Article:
More veterans than non-veterans start small businesses in the U.S. Veteran-owned firms have a marked effect on the American economy, employing 5.8 million individuals. Military service has a real impact on the number of small businesses in the U.S. since 45% more veterans than non-veterans are likely to be self-employed and, therefore, employ other people. Because of this, veterans need VA small business loans.
Since so many veterans return from serving their country to start a small business, veterans need VA small business loans both for start-up capital and ongoing funding for their businesses. If you or your spouse served in the military and would like to fund your small business, you can take advantage of several favorable loan options geared towards veterans.
What Is a VA Small Business Loan?
VA small business loans are not made by the Veterans Administration (VA). They are, instead, partially guaranteed by the Small Business Administration (SBA). The loans are made by a bank or another financial institution, like a credit union. A partial loan guarantee means that the SBA will partially reimburse the financial institution that made the loan if the borrower defaults on the loan.
A small business loan provides access to capital for veterans who are looking to start small businesses, obtain financing for ongoing business concerns, and obtain financing for expansion. They often have lower fees, preferential interest rates, and better terms in general than loans made to non-veterans.
These loans do not actually originate from the VA. The SBA has an Office of Veterans Business Development that oversees business loans for veterans. These funds are not provided as grants. They are standard loans that require repayment with interest.
The SBA also provides counseling and training to go along with its loans to give borrowers support in their business ventures. You can use the Lender Match website to find lenders for certain types of loans.
Types of Small Business Loans for Veterans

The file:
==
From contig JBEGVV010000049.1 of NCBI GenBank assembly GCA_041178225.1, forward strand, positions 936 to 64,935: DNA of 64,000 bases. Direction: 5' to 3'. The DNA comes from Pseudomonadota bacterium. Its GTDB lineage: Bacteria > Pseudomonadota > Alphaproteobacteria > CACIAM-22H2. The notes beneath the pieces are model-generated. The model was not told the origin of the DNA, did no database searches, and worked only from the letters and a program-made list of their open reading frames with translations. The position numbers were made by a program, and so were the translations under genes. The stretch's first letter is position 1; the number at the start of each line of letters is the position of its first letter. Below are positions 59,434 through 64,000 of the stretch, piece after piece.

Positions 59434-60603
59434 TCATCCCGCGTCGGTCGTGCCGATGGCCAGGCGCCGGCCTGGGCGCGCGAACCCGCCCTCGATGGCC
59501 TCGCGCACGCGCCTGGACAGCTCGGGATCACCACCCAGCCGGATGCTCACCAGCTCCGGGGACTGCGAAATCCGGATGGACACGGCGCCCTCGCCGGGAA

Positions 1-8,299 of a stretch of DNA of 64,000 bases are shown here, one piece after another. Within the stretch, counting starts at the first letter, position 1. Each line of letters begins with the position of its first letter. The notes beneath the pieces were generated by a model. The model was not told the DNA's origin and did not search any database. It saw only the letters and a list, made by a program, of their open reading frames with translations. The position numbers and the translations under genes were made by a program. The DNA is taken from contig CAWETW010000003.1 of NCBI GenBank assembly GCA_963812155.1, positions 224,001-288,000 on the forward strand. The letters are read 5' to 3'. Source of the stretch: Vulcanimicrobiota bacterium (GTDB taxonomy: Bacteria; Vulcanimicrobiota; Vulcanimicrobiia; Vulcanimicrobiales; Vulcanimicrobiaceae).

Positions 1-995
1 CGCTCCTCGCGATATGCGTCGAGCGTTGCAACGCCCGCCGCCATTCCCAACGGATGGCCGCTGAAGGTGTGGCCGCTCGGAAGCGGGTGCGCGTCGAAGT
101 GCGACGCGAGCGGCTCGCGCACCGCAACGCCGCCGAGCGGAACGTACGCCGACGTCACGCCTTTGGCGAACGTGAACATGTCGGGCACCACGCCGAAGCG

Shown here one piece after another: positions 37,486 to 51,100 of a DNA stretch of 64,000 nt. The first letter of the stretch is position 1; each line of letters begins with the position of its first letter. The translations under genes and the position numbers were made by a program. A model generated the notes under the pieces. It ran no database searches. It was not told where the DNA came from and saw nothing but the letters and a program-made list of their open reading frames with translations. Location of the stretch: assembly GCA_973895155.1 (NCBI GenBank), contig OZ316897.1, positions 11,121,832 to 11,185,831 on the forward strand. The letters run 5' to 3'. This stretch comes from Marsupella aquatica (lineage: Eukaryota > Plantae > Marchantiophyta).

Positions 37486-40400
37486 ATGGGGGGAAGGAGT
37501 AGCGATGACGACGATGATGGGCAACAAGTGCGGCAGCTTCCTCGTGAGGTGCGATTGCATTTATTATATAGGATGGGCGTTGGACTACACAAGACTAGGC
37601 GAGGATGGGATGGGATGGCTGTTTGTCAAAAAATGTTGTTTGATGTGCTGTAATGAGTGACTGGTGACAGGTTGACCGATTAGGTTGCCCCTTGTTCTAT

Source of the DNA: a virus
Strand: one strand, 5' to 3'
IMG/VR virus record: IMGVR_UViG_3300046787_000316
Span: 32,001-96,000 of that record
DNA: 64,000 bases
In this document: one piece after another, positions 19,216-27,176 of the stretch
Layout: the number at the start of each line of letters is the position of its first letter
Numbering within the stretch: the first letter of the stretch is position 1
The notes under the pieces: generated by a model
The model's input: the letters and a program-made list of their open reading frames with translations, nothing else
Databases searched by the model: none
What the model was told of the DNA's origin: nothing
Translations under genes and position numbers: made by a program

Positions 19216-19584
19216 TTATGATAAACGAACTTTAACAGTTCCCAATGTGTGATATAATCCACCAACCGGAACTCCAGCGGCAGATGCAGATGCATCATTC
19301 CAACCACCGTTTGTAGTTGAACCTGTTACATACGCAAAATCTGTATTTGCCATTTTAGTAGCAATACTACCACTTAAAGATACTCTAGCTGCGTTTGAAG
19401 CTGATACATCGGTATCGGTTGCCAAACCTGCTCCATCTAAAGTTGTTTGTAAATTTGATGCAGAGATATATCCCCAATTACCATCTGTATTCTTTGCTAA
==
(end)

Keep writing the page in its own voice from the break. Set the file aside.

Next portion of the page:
If a veteran falls short of a financial institution's requirements to obtain a small business loan through conventional loan programs, the Small Business Administration's loan programs provide several types of small business loans.
SBA Standard 7(a) Loan Program
This is the SBA's most commonly used loan program and the most common for veterans. SBA 7(a) loans guarantee up to $5 million, although the recipient might have to pay a fee for the loan guarantee. This loan program is not for start-up businesses. You must have been in business for at least two years, have a good credit score, and your business must generate excellent cash flow. They are excellent loans with low interest rates, low monthly payments, and long terms. These loans can be used for debt consolidation, working capital, and commercial real estate.
The SBA Express Loan is actually an expedited application process for SBA 7(a) loans for veterans up to $350,000. They have a quick turnaround time for the application process, and their loan guarantee is only up to 50% of the loan. Almost 60% of all SBA 7(a) loans are SBA Express Loans.
Military Reservist Economic Injury Disaster Loan (MREIDL)
This type of business loan is the MREIDL or Military Reservist Economic Injury Disaster Loan. This loan provides working capital to businesses that could have met their obligations and continued to meet their obligations had their principal owner not been called up for military service. This type of loan gives the business what it needs in working capital until the essential employee comes back to work after returning from being "called up." There may be no upfront fees on these loans and a 50% loan guarantee.
The SBA Microloan program is for small businesses who don't have access to other types of financing. The maximum loan amount is $50,000. The interest rate on these loans is usually between 8% to 13% and collateral is usually required. Microloans require a significant amount of documentation in order to qualify for them, such as:
- Written business plan
- Business and personal tax returns
- Balance sheets and profit and loss statements
- Financial projections or budget
- Resumes of business owners
- Personal financial statements
- Personal credit report
- Articles of incorporation
- Applicable business licenses and permits
SBA 504 Loan Program
The purpose of the 504 Loan Program is to buy fixed assets and modernize small businesses. These loans are long-term in nature with fixed interest rate financing. 504 loans are made through the SBA's Certified Development Corporation (CDC) funding 40%, an approved lender funding 50%, and the borrower providing the final 10%. CDC's are nonprofit corporations that promote economic development within a community through 504 loans.
- SBA Patriot Express Loan: This type of SBA loan expired in 2013.
- SBA Veterans Advantage Loan: Historically, the SBA Veterans Advantage Loan Program got renewed each fiscal year. The last time it was renewed was at the end of 2018. There is no longer any mention of it on the SBA website. It is unclear whether the SBA still offers this loan.
Who Is Eligible for VA Small Business Loans?